During the 1980s, Manhattan below 14th Street was a vibrant and affordable place to live and make art, a flourishing scene for creative expression. With the city as their stage, artists working there engaged with graffiti culture and street art, photographed their communities of friends and lovers, and produced collaborative forms of sculpture, painting, design, and performance. The rough-hewn streets still bore the traces of New York’s economic collapse in the 1970s, and downtown was fertile ground for art responding to urban blight, Reaganomics, gentrification, and the first wave of the AIDS pandemic. Producing art for public spaces as well as exhibitions in galleries, studios, and nightclubs scattered across the neighborhood, these artists turned their environment into a hub for the integration of art and life.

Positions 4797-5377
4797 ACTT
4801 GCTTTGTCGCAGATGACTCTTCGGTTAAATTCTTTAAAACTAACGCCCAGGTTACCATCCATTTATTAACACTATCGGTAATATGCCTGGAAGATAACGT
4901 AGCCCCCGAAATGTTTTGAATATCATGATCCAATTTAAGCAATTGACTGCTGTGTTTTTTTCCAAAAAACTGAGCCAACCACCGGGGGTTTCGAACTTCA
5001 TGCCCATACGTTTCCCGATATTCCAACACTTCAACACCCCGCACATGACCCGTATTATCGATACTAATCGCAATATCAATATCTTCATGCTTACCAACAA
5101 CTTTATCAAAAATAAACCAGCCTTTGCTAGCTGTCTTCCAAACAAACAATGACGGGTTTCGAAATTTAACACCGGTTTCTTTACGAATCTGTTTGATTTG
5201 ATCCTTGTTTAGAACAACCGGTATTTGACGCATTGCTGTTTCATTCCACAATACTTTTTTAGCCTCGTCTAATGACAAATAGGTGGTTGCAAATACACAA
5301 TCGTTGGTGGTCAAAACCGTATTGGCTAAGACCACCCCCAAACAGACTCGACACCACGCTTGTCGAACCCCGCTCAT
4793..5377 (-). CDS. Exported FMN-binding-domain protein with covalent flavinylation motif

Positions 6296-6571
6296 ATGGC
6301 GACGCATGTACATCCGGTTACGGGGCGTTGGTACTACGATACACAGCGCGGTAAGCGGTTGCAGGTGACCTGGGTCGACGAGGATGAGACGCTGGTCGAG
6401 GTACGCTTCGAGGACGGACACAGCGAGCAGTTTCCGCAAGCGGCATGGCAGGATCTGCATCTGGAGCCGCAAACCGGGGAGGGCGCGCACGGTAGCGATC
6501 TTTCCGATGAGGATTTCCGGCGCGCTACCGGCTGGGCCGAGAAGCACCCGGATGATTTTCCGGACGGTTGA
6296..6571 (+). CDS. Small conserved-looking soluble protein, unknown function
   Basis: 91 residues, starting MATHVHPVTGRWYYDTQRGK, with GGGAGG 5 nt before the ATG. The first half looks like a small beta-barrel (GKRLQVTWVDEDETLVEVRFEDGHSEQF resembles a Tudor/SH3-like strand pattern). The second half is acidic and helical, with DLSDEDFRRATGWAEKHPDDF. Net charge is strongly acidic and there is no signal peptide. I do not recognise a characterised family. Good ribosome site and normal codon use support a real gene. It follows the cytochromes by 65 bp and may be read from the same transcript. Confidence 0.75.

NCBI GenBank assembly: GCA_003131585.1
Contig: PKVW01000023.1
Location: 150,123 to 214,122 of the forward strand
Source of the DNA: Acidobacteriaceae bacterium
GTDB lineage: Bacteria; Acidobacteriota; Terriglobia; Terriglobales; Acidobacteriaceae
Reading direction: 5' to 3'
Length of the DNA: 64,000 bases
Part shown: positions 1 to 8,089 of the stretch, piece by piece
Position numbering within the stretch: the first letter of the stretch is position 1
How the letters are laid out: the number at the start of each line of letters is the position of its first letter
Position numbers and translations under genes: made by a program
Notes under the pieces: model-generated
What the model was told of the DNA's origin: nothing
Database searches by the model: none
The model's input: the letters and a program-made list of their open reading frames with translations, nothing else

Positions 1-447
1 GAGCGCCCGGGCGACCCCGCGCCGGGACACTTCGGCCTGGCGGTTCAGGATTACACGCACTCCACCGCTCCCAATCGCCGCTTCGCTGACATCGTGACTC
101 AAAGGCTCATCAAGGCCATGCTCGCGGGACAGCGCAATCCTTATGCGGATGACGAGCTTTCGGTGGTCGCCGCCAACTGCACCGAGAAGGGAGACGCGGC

- MoMA, Floor 2, 202
6 works online